UK applicants qualifications
For entry requirements with other UK qualifications accepted by UCL, choose your qualification from the list below:
In addition to A level and International Baccalaureate, UCL considers a wide range of international qualifications for entry to its undergraduate degree programmes.
Undergraduate Preparatory Certificates
UCL Undergraduate Preparatory Certificates (UPCs) are intensive one-year foundation courses for international students of high academic potential who are aiming to gain access to undergraduate degree programmes at UCL and other top UK universities.
Typical UPC students will be high achievers in a 12-year school system which does not meet the standard required for direct entry to UCL.
For more information see: www.ucl.ac.uk/upc.
English language requirements
If your education has not been conducted in the English language, you will be expected to demonstrate evidence of an adequate level of English proficiency. Information about the evidence required, acceptable qualifications and test providers can be found on our English language requirements page.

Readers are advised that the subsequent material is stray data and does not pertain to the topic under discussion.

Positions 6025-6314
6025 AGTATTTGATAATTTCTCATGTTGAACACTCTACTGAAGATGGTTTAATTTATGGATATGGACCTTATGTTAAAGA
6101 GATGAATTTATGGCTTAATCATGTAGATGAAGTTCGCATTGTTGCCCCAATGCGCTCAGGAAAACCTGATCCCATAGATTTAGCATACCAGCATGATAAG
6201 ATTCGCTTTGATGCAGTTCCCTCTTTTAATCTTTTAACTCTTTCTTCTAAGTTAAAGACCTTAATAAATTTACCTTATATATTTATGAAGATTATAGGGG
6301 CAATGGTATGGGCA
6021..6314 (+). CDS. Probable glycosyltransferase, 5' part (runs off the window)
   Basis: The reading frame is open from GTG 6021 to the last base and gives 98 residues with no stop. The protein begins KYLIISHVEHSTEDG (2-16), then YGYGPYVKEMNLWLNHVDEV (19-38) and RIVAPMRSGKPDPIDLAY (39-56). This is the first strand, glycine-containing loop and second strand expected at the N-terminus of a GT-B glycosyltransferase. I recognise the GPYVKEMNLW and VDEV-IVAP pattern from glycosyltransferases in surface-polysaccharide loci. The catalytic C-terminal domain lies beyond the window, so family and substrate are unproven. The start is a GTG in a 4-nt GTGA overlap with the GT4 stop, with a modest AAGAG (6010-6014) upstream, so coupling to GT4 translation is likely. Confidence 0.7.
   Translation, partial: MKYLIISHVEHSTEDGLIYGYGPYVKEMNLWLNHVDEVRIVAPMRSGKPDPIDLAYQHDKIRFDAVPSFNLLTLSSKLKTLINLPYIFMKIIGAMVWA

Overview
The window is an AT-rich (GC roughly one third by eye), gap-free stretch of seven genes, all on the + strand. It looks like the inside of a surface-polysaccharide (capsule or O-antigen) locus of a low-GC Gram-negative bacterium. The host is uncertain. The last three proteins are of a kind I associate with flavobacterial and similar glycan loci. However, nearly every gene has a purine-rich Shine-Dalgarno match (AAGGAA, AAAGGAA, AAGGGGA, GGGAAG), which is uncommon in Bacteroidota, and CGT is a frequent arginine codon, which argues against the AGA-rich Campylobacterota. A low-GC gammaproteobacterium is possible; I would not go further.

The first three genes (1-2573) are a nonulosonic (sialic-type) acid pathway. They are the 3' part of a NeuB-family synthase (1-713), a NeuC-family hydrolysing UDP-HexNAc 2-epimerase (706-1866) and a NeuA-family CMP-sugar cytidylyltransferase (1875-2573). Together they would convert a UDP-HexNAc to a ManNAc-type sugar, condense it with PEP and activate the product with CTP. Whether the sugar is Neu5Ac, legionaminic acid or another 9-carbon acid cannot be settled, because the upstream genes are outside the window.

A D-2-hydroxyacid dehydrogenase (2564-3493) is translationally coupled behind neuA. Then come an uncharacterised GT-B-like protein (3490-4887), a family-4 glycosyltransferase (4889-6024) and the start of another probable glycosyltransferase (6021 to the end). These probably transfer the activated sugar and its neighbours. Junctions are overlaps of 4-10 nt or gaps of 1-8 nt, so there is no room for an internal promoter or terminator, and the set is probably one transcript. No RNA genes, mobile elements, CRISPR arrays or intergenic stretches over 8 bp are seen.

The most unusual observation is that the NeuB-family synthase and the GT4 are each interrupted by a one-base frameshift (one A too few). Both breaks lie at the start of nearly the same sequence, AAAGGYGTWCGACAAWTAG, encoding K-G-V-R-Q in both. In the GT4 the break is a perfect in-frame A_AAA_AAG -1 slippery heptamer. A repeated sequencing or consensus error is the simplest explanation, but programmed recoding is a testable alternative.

The English language level for this programme is: Advanced
A variety of English language programmes are offered at the UCL Centre for Languages & International Education.
Benefit from UCL's world-class teaching system and the insights of its renowned humanities, language and social sciences scholars, and from the expertise of their European counterparts.
A year abroad at a continental university - exchange places with partner universities include Berlin, Bordeaux, Brussels, Hamburg, Madrid, Milan, Paris, Seville and Rome.
Undertake a dissertation on an independently chosen research topic, with specialist supervision.
Wide-ranging employability: approximately 15% of ESPS graduates have gone into European, international or British politics, 20% into law, business and commerce.